Proposed Buffer Zone Around EMW Clinic May Be Controversial, But It Is Constitutional

On May 20, Louisville Metro Council will consider a proposed ordinance that would create a 10-foot buffer zone outside of healthcare facilities in Louisville. An obvious focus of this ordinance is the EMW Women’s Surgical Center, which is the only licensed abortion clinic in Kentucky.

EMW is always under attack by the Kentucky legislature, which continues to find new ways to make it harder to get an abortion, and it was almost shut down by former Gov. Matt Bevin. But, even without those obstacles, EMW has consistently dealt with the problem of protesters outside its doors. The problem has become so bad that there is a force of volunteer escorts that have helped patients get inside the building, but, during the pandemic, the escort volunteers have had to stay home while protesters have continued to impede access to the clinic, usually without observing social distancing or wearing a mask. As a result, the EMW’s patients have been exposed to increased safety risks and Metro Council is therefore reconsidering creating a buffer zone.

A similar proposed ordinance was rejected last year, largely due to concerns that the ordinance would violate protesters’ First Amendment rights. This new proposed ordinance has raised similar concerns but the Supreme Court and several other federal courts have generally approved of buffer zones around abortion clinics and other venues as valid “time, place or manner” restrictions on speech. Based on these cases, it is clear to me that this proposed ordinance constitutes a lawful time, place or manner restriction of freedom of speech and expression because it (1) is content-neutral, (2) serves a significant government interest, (3) is narrowly tailored, (4) and offers ample alternative channels of communication.

First, the proposed 10-foot buffer zone is content-neutral because it does not restrict speech based on the subject matter of the speech or the viewpoint expressed; it restricts all speech within a particular place regardless of what the speech is about. Even though the ordinance is likely to affect anti-abortion protesters more than other groups, the law is still content neutral because the intent of the ordinance is not to restrict what protesters can say and instead is intended to prevent physical harassment of patients and staff.

Second, the ordinance serves a significant government interest: patient safety and access to healthcare facilities. In a prior 15-foot buffer-zone case — Schenck v. Pro-Choice Network of W. N.Y. — the Supreme Court noted that there is a significant government interest in “ensuring public safety and order, promoting the free flow of traffic on streets and sidewalks, protecting property rights, and protecting a woman’s freedom to seek pregnancy-related services.” In addition, as the documents attached to the proposed ordinance show, the government’s interests here are not imaginary; patients have been repeatedly harassed by protesters, necessitating multiple calls to the police.

Third, the proposed ordinance is narrowly tailored because it creates a very small buffer zone that allows protesters to still speak and be heard by the people entering or exiting healthcare facilities. In addition to the 15-foot buffer zone case mentioned above, the Supreme Court, in 1994,  upheld a 36-foot buffer zone around an abortion clinic and explicitly found such a buffer zone to be narrowly tailored to the government’s interest in “protecting access to the clinic and facilitating an orderly traffic flow on the street.”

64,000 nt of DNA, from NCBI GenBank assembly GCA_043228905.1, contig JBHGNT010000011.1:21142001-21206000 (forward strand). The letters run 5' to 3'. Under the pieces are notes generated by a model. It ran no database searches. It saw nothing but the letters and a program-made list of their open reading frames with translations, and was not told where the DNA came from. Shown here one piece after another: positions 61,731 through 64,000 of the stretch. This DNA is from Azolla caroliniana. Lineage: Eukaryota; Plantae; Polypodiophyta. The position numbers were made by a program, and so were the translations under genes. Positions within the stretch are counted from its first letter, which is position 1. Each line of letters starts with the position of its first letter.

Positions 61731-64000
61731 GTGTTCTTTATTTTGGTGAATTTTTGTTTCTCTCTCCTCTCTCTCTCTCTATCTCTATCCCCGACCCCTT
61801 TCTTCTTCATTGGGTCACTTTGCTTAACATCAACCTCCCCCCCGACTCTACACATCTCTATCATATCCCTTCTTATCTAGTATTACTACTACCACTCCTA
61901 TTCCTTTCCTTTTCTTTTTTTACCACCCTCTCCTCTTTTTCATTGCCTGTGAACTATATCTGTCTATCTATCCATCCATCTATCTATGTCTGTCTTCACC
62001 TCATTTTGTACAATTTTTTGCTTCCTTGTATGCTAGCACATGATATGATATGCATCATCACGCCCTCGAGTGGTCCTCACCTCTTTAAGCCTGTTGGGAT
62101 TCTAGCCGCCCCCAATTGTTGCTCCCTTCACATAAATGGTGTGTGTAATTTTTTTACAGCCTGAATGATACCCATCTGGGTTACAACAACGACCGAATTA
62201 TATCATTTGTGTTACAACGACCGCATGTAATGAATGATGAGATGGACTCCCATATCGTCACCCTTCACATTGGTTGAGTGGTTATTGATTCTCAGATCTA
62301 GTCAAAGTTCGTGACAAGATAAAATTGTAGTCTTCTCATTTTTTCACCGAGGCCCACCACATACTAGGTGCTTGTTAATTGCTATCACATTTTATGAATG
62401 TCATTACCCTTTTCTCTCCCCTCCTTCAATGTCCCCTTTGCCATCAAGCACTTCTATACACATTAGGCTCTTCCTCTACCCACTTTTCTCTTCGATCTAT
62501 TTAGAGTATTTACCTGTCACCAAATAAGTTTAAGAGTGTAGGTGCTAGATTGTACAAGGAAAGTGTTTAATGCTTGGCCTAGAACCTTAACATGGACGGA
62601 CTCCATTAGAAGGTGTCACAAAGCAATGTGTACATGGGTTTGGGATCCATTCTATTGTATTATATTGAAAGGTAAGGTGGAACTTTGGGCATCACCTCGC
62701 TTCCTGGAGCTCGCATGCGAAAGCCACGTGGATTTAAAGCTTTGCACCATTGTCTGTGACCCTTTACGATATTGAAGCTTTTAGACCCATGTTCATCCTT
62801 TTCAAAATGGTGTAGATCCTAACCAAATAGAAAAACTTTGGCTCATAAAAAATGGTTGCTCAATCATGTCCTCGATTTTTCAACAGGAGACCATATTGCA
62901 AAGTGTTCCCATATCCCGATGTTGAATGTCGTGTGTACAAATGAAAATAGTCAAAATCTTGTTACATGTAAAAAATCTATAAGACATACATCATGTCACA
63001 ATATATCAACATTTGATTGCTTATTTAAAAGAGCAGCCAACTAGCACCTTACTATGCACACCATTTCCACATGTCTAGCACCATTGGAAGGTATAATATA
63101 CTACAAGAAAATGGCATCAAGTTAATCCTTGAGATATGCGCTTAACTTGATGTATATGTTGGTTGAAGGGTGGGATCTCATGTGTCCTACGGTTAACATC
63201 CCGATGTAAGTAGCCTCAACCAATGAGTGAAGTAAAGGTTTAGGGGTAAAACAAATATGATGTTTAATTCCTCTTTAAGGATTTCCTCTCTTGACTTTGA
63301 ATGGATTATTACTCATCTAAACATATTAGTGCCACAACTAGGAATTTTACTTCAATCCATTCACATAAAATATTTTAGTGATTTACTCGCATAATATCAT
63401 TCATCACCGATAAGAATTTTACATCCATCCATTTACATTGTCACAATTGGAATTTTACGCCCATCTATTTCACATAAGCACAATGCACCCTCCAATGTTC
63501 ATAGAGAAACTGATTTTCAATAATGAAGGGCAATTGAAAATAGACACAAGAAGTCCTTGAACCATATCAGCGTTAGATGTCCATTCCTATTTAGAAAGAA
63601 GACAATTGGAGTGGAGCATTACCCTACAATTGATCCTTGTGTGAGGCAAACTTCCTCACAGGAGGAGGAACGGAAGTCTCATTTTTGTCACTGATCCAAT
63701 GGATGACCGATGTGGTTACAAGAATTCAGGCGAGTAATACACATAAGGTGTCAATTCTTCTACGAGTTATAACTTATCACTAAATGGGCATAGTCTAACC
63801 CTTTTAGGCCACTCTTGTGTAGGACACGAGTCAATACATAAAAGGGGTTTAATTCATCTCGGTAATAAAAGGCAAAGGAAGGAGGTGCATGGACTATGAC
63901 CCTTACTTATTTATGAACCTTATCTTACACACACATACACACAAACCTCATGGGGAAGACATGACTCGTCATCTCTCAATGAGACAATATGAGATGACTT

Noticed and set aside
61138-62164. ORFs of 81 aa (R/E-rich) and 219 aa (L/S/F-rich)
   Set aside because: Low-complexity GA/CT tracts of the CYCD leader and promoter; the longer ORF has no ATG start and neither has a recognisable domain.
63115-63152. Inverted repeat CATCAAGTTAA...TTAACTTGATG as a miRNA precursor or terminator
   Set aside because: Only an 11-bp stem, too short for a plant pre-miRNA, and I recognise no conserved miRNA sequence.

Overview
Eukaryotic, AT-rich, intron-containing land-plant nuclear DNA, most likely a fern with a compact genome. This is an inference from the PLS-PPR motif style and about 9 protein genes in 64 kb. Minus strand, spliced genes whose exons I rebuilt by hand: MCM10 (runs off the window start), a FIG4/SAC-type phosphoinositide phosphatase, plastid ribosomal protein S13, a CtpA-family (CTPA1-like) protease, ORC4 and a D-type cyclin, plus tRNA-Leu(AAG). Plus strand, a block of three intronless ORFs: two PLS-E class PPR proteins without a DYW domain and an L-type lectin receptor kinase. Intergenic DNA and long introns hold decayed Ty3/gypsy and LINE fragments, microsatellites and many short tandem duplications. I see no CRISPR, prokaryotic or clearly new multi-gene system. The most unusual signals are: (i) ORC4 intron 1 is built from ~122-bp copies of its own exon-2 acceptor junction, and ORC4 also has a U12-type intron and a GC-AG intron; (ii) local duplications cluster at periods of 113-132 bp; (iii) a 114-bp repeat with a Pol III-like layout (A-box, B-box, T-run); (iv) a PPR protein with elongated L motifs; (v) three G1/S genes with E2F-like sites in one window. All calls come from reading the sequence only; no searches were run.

Further, this buffer zone is necessary here. As noted in the proposed ordinance, several healthcare facilities have indicated their support for the buffer zone. More importantly, existing efforts to curtail the excessive tactics used by protesters have been insufficient. The police have frequently been called to intervene when conflicts arise between protesters and clinic patients, and they have had difficulty doing so without a clear demarcation of where protesters are permitted to be outside the clinic. The creation of a 10-foot buffer zone would directly address this issue and make it easier for the police to do their work and protect patients while respecting the rights of protesters.

Finally, the proposed ordinance does provide ample alternative channels of communication for protesters. A 10-foot buffer zone will still allow protesters to speak to the public and individuals who pass by as well as hold signs to indicate their views. Accordingly, these protesters will be able to be seen and heard by their target audience, which, according to the Supreme Court in Madsen v. Women’s Health Ctr., is all that is required. The only thing the protesters will no longer be able to do is physically block or touch patients, which is not protected by the First Amendment.  

In all, based on existing Supreme Court cases, the proposed buffer zone is an extremely modest and, more importantly, constitutional, restriction on protesters’ freedom of expression. The Supreme Court has previously, and repeatedly, permitted much larger buffer zones around abortion clinics in cases that presented less evidence of a need for patient protection.  

Abortion is still a very controversial issue and it is therefore difficult to say whether the proposed ordinance will pass. If it does not, however, that will not be due to an accurate reading of the First Amendment or Supreme Court cases.

JoAnne Sweeny is a UofL law professor.